Town Topics — Princeton's Weekly Community Newspaper Since 1946.
Vol. LXIV, No. 49
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Wednesday, December 8, 2010
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Cinema

For more movie summaries, see Kam’s Kapsules.

WILL THE REAL NINA SAYERS STEP FORWARD: While sitting before her makeup mirror in her dressing room, Nina is surrounded by secondary images of herself. One can imagine that each image is a different facet of her personality that has been created by the various pressures that are being brought to bear by her director, mother, rivals, and so forth.

Black Swan: Aspiring Ballerina Succumbs to Pressures in Psychological Thriller

Kam Williams

Nina Sayers (Natalie Portman) is a dancer with a leading New York City ballet company that is preparing to stage Tchaikovsky’s Swan Lake. Until now she’s been a member of the corps de ballet, however, the director Thomas, (Vincent Cassel), has told her that he wants her to try out for the leading role in the upcoming production.

Thomas has decided that it’s time to replace the company’s prima ballerina, Beth (Winona Ryder), who is past her prime. Of course, Nina is only one of several promising candidates who have been invited to audition for the lead role of both the white and black swan.

She proceeds to perform flawlessly as the former, effortlessly exhibiting the innocence called upon to play that part. But Thomas nevertheless has reservations about casting Nina when she fails to display the sensuality expected of the character’s seductive black swan alter ego.

Therefore, in order to determine whether or not Nina can exhibit the sensuality required to dance the role of the black swan, he pressures her to prove it by having her sleep with him. The shocked Nina decides to give in to him because she realizes that if she fails to go along with his proposition, there are others, especially her closest rival, Lily (Mila Kunis), who will eagerly jump at the opportunity.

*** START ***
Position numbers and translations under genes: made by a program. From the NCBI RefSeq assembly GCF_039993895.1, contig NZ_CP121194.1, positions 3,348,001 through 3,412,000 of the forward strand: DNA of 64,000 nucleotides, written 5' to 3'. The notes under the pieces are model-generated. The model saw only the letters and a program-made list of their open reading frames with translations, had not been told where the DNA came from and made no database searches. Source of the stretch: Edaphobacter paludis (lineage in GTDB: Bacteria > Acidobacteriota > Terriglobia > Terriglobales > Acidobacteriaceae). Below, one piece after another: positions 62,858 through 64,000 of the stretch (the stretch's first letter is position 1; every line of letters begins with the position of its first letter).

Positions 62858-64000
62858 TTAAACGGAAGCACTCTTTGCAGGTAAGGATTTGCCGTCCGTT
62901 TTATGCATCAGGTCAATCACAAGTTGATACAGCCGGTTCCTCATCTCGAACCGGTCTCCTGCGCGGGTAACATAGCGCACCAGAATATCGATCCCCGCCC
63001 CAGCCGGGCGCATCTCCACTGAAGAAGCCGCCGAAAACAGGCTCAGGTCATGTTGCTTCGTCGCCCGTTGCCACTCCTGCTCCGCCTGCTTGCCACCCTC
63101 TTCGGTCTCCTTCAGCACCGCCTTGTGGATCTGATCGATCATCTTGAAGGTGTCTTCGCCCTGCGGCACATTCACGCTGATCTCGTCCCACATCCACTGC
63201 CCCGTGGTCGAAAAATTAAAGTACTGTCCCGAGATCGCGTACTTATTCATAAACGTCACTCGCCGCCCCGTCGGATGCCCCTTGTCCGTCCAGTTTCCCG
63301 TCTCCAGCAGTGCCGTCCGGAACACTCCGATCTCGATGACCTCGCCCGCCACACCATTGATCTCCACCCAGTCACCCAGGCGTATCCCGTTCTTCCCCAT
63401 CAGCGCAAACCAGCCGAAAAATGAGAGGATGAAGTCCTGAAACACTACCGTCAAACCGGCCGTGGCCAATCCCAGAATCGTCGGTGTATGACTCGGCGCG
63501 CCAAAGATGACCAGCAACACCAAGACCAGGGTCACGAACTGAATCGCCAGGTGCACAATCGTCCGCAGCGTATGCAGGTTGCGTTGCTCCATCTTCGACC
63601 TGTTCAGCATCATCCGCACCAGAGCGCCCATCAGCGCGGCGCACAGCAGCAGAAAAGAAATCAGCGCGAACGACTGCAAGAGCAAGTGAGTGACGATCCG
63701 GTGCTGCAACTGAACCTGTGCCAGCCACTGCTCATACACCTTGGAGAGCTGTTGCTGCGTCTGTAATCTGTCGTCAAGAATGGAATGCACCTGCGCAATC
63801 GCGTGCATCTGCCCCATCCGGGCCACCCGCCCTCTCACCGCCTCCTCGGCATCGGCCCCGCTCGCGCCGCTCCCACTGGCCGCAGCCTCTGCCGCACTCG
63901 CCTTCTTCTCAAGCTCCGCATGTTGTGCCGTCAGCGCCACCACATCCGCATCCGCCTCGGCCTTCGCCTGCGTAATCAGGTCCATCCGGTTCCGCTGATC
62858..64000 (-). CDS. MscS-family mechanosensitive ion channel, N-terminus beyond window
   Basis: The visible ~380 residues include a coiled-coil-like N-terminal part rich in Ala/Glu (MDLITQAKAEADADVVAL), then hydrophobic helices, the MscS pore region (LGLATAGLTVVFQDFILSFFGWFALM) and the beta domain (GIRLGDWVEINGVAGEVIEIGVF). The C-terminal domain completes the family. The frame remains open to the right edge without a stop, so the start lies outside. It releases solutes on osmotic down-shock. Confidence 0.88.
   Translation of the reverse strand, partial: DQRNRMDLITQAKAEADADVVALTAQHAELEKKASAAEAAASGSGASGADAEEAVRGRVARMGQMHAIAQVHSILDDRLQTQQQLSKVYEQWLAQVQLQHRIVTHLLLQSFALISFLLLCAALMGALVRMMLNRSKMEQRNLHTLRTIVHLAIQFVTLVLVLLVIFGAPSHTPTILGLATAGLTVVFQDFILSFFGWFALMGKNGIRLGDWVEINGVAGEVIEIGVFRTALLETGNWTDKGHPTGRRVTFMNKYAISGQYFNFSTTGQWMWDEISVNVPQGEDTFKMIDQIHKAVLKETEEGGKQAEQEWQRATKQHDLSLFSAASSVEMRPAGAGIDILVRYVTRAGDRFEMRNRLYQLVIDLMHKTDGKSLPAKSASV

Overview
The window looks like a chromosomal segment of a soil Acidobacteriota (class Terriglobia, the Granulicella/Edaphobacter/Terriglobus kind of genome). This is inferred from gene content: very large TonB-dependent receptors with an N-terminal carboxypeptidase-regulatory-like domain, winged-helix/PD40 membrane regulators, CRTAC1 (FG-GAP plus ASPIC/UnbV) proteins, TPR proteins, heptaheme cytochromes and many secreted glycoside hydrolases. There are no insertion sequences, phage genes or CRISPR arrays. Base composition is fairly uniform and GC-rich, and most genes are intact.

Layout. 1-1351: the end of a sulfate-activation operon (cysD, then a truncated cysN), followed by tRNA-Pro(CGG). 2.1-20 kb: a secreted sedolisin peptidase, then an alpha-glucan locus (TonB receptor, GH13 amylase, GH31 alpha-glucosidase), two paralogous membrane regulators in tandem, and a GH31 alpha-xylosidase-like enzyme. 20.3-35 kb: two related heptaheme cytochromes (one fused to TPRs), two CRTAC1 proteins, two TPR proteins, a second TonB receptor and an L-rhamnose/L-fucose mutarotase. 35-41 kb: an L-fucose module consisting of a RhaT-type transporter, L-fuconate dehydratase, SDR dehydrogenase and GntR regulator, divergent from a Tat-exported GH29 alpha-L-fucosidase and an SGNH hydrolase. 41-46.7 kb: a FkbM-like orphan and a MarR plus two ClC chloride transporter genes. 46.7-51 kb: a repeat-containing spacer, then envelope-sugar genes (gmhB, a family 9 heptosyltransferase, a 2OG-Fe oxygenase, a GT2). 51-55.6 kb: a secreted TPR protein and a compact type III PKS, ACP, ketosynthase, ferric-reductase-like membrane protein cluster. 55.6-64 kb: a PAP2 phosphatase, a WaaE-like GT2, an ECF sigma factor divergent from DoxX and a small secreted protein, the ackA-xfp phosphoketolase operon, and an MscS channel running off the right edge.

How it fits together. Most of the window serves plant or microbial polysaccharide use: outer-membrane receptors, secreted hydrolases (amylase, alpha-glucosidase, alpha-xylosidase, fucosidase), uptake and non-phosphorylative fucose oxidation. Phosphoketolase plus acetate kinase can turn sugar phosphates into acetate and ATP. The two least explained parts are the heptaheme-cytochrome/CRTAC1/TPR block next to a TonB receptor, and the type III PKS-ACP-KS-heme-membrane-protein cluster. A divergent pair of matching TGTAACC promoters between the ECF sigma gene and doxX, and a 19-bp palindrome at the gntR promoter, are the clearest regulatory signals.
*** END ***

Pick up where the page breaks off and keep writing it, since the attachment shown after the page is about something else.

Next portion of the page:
Additional pressure on Nina comes from her overbearing stage mother Erica, (Barbara Hershey), who is vicariously enjoying Nina’s successes. Erica puts pressure on her daughter by continually reminding her about “the career I gave up to have you.” Finally, to add insult to injury, when Nina is announced as Beth’s replacement, Beth asks her “What did you do to get the role?” insinuating that she slept her way to the top.

Directed by Darren Aronofsky (The Wrestler), Black Swan is a harrowing psychological thriller that paints a surreal portrait of the consequences of compromising one’s values in order to attain success. The closer Nina approaches the realization of her lifelong dream, the more her soul becomes tormented.

In addition to the film’s riveting story, its dance sequences are especially engaging, thanks to a splendid combination of costumes, sound, lighting, and choreography that is executed by a cast of professionals from the Pennsylvania Ballet and the American Ballet Theater.

The film is an intriguing mindbender and, in this critic’s opinion, Natalie Portman is a shoo-in for an Oscar nomination.

Excellent (4 stars). Rated R for profanity, graphic sexuality, drug use, and disturbing violent images. Running time: 107 Minutes. Distributor: Fox Searchlight.

For more movie summaries, see Kam’s Kapsules.

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